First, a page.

While map samplers were done all throughout Europe and America, the only known globes were stitched by students at the Westtown Quaker School in West Chester, Pennsylvania. Embroidered globes began out of necessity and continued as an economy measure. Westtown globes all measure between 4 to 6 inches in diameter.
American made globes were not available until after 1810, when James Wilson began to make them by hand. His factory in Vermont did not open until 1815. Westtown's records show that in 1824 the school was obliged to order three new table globes at considerable expense "as the old ones are much defaced".
The background was originally of white silk. That silk is laid over linen, which in turn covers a wool core. Outlines of the continents were stitched directly through the linen lining. The wool filling was added in a later step. The general outlines of continents are preserved as are most of the smaller details, which were added with ink.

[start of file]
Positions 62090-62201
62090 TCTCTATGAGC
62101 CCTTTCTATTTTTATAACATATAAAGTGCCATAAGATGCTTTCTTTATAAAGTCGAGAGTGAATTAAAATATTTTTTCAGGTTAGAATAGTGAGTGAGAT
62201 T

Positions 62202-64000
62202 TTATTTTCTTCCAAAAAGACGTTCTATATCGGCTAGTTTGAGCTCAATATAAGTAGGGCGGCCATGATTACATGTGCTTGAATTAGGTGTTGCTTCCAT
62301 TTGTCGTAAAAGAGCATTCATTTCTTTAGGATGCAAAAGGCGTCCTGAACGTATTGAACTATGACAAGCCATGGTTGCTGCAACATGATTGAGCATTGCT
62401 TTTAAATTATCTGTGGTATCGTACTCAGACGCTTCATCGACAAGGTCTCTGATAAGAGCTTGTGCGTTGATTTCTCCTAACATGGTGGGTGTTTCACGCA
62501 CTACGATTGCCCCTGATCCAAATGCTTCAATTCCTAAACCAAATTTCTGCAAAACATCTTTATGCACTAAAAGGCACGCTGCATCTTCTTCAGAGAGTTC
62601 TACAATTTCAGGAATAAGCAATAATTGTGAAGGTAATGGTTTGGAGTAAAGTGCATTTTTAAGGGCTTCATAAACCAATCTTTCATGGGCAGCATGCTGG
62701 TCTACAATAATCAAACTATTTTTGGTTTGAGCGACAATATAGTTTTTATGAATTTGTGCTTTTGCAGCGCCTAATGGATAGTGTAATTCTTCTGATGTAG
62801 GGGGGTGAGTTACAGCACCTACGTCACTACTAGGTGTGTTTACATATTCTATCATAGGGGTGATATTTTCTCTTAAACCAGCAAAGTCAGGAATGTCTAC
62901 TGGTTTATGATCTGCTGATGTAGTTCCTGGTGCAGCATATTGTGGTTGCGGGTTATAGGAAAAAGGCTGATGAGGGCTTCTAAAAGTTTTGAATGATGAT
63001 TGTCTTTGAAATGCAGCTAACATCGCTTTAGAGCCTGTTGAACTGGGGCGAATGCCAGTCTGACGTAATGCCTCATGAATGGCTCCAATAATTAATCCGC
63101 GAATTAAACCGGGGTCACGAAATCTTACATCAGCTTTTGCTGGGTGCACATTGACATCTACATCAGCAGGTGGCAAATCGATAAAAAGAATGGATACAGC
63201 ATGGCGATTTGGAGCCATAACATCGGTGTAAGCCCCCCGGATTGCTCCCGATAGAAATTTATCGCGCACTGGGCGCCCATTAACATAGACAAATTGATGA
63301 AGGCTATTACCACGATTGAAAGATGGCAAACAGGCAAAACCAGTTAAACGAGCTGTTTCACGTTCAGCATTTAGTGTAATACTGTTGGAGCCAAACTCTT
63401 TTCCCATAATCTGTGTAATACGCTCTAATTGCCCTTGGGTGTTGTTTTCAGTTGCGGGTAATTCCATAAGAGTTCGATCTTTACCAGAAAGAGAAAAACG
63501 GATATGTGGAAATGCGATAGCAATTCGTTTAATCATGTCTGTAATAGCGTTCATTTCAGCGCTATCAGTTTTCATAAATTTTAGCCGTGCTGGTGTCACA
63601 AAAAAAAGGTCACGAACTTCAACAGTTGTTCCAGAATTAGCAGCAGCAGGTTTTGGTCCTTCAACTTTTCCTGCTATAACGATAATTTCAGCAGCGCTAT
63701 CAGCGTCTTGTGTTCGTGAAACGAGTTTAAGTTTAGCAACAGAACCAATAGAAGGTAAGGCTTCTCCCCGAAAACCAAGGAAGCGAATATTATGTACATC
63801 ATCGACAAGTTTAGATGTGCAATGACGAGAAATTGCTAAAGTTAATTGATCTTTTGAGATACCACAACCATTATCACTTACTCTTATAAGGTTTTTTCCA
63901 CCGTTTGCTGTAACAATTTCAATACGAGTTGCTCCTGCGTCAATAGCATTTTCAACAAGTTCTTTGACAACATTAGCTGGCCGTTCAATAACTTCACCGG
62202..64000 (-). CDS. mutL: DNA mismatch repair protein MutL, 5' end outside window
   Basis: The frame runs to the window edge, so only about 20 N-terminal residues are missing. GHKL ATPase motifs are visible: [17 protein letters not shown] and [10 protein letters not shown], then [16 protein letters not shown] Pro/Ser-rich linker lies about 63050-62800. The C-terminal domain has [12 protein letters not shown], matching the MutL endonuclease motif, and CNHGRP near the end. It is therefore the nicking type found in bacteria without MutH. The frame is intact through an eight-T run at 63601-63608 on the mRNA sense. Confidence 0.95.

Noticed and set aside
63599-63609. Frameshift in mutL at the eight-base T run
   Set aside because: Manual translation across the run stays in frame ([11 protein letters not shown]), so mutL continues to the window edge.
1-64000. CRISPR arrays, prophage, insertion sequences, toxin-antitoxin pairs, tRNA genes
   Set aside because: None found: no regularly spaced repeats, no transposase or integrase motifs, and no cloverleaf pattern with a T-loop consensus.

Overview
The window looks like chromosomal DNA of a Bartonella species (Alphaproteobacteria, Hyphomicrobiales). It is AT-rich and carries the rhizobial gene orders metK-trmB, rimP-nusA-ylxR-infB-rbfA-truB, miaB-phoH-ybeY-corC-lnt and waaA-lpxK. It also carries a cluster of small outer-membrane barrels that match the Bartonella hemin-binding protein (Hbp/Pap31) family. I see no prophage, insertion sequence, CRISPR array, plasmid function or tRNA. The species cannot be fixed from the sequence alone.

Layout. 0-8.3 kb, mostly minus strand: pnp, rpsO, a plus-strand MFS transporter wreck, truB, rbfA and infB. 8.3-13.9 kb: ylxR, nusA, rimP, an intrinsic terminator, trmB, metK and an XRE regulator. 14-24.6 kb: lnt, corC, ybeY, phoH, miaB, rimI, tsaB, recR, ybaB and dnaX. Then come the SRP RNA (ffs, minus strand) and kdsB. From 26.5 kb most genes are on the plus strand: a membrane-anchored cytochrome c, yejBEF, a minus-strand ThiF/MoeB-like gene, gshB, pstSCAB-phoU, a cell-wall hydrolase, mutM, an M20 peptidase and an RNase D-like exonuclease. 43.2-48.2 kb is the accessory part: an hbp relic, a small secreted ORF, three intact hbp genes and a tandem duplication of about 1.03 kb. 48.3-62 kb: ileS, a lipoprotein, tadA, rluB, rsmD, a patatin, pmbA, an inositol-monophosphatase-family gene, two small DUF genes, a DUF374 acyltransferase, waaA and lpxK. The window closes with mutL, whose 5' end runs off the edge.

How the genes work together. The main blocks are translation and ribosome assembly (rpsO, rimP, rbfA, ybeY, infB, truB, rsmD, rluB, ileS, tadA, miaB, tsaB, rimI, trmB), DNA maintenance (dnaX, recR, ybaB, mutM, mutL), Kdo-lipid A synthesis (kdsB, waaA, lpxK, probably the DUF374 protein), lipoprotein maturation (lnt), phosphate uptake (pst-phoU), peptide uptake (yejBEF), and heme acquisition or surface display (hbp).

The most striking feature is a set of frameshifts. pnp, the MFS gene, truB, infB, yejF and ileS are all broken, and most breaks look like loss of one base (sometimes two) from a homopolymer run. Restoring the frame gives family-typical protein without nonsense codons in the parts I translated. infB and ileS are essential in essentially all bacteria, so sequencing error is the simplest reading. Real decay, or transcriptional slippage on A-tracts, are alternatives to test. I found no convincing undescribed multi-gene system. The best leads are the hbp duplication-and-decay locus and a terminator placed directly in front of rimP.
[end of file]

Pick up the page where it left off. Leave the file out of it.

Size (W x H): 5 1/4 inches in diameter
Stitches: Running, couched, double running, French knot
Media: Silk on silk
(This sampler was added to the site on February 15, 2013)
Our information on the history of Westtown Globes comes from http://www.murrayhudson.com/antique_globes/globes_pre1914.html